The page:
Andrew Nisker, a Canadian director, decided to check what happens when you don't throw the garbage away and leave it at home. His good friends, the McDonald family volunteered to keep the garbage at home for 3 months and keep track of their garbage. The result of this fascinating experience is the film 'Garbage! The Revolution Starts at Home'.
This film was released three months ago and already gets a lot of media attention and already was seen by many people all over the world, and even more important - it moves many people to think about their garbage and take action!
I wanted to learn more about the film and its vision and interviewed the creator and director of the film, Andrew Nisker -
There was a garbage strike in 2002 and I walked through a park where the trash piled up and started to think about all the waste we generate. I started to wonder what would happen if the garbageman stopped picking up my trash. Would that have a profound impact on my consumption habits?
So instead of subjecting myself to self imposed garbage strike, I found some willing victims (the Mcdonald family) who were willing to succumb to my experiment and keep their trash for three months. I figured if I could document the process and share it with audiences they too might start to think about the impact their lifestyles is having on the environment. The film is not just about garbage its about all the waste a typical household creates by driving, cleaning, eating…
What was the thing that surprised you the most during the making of the film about garbage and its environmental impacts?
I realized that we create a lot more trash then we think we do and how easy it is to cut that trash output. Anybody can take a pollution audit and say “ what can I do to change and create less pollution?”.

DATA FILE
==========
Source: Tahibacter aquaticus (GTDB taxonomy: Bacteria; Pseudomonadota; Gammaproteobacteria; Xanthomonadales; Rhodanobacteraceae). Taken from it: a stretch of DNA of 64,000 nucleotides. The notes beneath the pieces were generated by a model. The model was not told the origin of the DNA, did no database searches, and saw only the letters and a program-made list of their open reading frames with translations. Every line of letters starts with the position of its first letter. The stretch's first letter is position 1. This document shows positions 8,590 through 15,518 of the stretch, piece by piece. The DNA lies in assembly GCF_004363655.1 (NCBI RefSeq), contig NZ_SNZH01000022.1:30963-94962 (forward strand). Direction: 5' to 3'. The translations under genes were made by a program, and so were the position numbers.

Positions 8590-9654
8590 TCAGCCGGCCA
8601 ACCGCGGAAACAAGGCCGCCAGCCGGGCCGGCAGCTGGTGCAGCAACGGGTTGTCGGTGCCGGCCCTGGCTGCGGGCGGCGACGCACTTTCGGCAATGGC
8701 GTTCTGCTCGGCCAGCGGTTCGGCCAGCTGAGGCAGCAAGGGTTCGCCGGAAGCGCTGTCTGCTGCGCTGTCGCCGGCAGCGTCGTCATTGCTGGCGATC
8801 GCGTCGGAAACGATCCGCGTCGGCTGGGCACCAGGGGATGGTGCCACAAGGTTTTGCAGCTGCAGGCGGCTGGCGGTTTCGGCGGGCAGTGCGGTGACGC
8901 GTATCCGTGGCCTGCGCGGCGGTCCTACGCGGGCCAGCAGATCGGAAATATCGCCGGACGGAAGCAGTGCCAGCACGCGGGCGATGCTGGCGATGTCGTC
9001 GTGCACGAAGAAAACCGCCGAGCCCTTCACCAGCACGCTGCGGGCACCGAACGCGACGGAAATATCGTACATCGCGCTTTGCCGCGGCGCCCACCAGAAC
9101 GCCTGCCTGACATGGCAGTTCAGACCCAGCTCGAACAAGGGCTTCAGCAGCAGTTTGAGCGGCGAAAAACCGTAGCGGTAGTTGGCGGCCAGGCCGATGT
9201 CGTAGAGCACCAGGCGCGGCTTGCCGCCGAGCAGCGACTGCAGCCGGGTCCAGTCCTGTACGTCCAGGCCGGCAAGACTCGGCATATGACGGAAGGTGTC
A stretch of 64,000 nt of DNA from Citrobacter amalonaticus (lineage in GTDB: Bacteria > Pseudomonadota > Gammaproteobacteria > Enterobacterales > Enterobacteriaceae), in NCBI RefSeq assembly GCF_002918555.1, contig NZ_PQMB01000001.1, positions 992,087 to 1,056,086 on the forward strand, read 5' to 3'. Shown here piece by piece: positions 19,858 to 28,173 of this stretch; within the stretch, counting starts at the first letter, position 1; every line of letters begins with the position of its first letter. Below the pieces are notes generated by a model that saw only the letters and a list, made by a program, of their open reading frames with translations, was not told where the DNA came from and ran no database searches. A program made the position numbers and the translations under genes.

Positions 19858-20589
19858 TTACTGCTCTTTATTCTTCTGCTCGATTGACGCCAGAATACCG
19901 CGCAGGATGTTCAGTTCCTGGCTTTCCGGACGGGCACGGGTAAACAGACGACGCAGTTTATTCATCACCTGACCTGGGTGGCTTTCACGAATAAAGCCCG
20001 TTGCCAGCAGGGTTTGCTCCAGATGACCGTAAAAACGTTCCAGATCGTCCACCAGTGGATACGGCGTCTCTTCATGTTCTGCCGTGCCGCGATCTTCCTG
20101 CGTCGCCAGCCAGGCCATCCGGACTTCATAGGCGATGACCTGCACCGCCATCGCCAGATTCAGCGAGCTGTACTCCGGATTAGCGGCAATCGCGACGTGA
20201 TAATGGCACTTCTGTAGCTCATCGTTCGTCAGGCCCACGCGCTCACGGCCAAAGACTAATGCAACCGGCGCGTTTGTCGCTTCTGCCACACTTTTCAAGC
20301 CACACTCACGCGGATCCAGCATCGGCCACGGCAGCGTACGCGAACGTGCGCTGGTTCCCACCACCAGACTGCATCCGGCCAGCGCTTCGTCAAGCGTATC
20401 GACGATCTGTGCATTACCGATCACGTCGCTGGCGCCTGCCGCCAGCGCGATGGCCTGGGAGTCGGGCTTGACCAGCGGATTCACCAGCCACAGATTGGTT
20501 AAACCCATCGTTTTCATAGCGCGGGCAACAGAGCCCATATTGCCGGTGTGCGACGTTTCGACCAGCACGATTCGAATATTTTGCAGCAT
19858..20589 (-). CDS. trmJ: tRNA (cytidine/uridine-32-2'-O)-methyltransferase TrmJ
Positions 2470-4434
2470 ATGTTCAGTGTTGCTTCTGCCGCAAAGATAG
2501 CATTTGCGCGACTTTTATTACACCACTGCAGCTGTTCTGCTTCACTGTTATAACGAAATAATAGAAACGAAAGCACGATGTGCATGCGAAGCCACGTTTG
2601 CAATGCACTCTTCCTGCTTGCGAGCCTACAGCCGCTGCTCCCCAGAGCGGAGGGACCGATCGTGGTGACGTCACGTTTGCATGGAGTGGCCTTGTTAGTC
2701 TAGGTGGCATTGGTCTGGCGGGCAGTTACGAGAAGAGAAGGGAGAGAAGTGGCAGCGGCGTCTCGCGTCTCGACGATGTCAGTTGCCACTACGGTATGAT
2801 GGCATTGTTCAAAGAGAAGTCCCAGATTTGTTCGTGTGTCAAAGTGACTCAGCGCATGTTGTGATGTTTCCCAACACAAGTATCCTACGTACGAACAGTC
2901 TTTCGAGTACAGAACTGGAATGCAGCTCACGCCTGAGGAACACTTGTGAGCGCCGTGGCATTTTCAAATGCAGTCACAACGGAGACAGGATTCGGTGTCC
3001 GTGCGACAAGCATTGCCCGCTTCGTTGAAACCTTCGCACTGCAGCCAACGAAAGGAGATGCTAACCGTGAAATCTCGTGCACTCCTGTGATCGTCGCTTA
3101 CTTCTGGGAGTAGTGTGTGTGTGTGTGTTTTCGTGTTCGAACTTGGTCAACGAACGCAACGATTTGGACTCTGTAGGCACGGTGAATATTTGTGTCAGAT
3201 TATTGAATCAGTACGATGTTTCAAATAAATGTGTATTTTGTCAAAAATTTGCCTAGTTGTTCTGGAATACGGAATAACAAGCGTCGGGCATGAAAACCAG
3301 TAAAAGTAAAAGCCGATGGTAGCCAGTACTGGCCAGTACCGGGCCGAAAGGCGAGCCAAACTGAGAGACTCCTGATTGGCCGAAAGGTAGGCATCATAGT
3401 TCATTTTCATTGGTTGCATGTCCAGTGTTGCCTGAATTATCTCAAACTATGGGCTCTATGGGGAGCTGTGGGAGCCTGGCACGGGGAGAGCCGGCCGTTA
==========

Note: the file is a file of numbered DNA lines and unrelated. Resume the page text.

When I clean my house, can I get rid of those chemical cleaners and use more natural ones? When I buy take out food, can I bring my own container? Can I drink tap water instead of bottled water? When I get a new car can it be more fuel efficient or better yet can I get rid of it all together?
Aren't you afraid that by focusing on the environmental impacts of individuals, you're giving companies and governments the legitimacy to continue in their acts? shouldn't we first demand from companies and governments to make changes because of their ability to significantly influence our lives?
I say do both. Demand but lead by example. The only way governments and business big and small are going to change is by pressure from below. By voting and voting with your pocket book, governments and corporations will have no choice but to change. Every vote counts and every choice you make during the course of the day matters, as far as the environment is concerned. The most important thing is to realize you have the power to make a difference. Take it as a personal challenge and have fun making the changes you believe are important.
I saw your interview with Fox News, where you explain that the film doesn't try to make people abandon their modern lifestyle, but rather than that, just wants people to reexamine their lifestyle and start thinking about things differently. Do you think that we can really achieve significant results from taking small steps (like stopping using plastic bags)? don't you think we need a more radical change in the way we live and consume?
Radical change would be nice but its not realistic. Underwhelming not overwhelming people with the issues at hand will lead to positive results. Like the title of the film says, THE REVOLUTION STARTS AT HOME. Taking small steps at home, as I point out in the film make huge difference.
How did the film changed the McDonald family? are they still good friends of yours?